I’m at the point now where I wish I’d never retired, and I mean if I had been referred before I retired, if I’d received appropriate medication before I retired, I needn’t have retired. I could have carried on doing the job that I was doing, and a job that I enjoyed doing as well. And now, actually, apart from anything else, financially we would have been a lot better off, because my final salary would have been higher and my numbers of years’ service would have been higher
 

Following a successful ablation procedure, Chris X decided not to carry on taking warfarin.

Following a successful ablation procedure, Chris X decided not to carry on taking warfarin.

SHOW TEXT VERSION
PRINT TRANSCRIPT
I am aware that it’s not necessarily a particularly nice thing to be on. It can cause, there are a number of side effects you are much more liable to bleed easily. It can cause things like gum bleeding and it can cause problems in your intestine as well. It has to be very tightly monitored in terms of whether it’s going to be any good or not. Most people do that with a weekly visit to the GP and well, for instance, going to this, I went to Europe AF this year a few months ago. There was [specialist name], who is a, the world, almost world expert on anti-coagulation and he said, you know, he was using the terms, “Well, you know, if I don’t really like a patient, then the first thing I’ll do is put them on warfarin.” [Laughs]. Because it’s just not a nice thing to be on.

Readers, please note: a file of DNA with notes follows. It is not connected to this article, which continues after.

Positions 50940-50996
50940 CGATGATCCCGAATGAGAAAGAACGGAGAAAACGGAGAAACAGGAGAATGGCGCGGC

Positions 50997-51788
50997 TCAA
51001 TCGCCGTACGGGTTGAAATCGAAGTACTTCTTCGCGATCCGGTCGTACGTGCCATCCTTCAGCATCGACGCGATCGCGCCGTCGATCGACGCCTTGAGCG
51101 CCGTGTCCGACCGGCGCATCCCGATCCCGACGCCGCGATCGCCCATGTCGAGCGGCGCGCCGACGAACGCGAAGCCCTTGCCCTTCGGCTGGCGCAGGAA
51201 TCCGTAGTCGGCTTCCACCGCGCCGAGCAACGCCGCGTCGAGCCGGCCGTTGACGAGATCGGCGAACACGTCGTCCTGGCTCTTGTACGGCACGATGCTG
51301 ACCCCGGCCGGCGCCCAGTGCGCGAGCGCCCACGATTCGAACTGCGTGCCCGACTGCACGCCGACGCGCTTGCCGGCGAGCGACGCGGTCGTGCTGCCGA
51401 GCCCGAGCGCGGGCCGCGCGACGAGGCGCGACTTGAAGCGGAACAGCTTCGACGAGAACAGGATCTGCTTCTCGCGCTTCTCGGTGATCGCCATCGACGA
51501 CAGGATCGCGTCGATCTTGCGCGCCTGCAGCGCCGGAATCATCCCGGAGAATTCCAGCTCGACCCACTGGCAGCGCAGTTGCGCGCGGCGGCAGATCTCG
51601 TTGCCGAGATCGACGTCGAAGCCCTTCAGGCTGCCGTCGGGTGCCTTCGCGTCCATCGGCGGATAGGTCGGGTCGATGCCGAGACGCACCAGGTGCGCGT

Chris X advised people to carry on with their life, learn about AF, and seek reassurance from others.

Chris X advised people to carry on with their life, learn about AF, and seek reassurance from others.

SHOW TEXT VERSION
PRINT TRANSCRIPT